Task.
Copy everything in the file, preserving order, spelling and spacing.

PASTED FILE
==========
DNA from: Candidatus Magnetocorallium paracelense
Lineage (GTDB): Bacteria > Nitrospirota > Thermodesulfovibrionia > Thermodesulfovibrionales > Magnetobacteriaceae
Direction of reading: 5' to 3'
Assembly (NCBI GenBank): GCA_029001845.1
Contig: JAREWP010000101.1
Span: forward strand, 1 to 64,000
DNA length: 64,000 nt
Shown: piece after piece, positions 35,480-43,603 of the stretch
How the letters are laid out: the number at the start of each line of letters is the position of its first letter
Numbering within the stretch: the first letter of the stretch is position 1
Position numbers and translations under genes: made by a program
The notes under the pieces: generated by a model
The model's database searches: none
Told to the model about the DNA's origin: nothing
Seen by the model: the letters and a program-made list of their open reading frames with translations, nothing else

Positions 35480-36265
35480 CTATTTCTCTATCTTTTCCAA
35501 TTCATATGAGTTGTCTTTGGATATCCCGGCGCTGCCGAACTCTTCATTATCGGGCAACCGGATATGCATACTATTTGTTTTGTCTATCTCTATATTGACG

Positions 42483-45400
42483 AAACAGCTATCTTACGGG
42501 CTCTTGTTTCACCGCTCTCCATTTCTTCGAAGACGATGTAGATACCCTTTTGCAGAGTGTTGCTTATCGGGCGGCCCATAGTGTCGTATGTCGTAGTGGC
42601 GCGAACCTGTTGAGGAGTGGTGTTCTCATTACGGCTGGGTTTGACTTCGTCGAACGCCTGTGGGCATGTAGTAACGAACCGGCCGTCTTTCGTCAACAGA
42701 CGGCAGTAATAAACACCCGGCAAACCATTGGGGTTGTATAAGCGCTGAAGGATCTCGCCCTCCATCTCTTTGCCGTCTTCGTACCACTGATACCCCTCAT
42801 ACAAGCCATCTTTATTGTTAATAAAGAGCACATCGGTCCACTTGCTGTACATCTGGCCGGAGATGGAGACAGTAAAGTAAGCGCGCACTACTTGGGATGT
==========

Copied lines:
DNA from: Candidatus Magnetocorallium paracelense
Lineage (GTDB): Bacteria > Nitrospirota > Thermodesulfovibrionia > Thermodesulfovibrionales > Magnetobacteriaceae
Direction of reading: 5' to 3'
Assembly (NCBI GenBank): GCA_029001845.1
Contig: JAREWP010000101.1
Span: forward strand, 1 to 64,000
DNA length: 64,000 nt
Shown: piece after piece, positions 35,480-43,603 of the stretch
How the letters are laid out: the number at the start of each line of letters is the position of its first letter
Numbering within the stretch: the first letter of the stretch is position 1
Position numbers and translations under genes: made by a program
The notes under the pieces: generated by a model
The model's database searches: none
Told to the model about the DNA's origin: nothing
Seen by the model: the letters and a program-made list of their open reading frames with translations, nothing else

Positions 35480-36265
35480 CTATTTCTCTATCTTTTCCAA
35501 TTCATATGAGTTGTCTTTGGATATCCCGGCGCTGCCGAACTCTTCATTATCGGGCAACCGGATATGCATACTATTTGTTTTGTCTATCTCTATATTGACG

Positions 42483-45400
42483 AAACAGCTATCTTACGGG
42501 CTCTTGTTTCACCGCTCTCCATTTCTTCGAAGACGATGTAGATACCCTTTTGCAGAGTGTTGCTTATCGGGCGGCCCATAGTGTCGTATGTCGTAGTGGC
42601 GCGAACCTGTTGAGGAGTGGTGTTCTCATTACGGCTGGGTTTGACTTCGTCGAACGCCTGTGGGCATGTAGTAACGAACCGGCCGTCTTTCGTCAACAGA
42701 CGGCAGTAATAAACACCCGGCAAACCATTGGGGTTGTATAAGCGCTGAAGGATCTCGCCCTCCATCTCTTTGCCGTCTTCGTACCACTGATACCCCTCAT
42801 ACAAGCCATCTTTATTGTTAATAAAGAGCACATCGGTCCACTTGCTGTACATCTGGCCGGAGATGGAGACAGTAAAGTAAGCGCGCACTACTTGGGATGT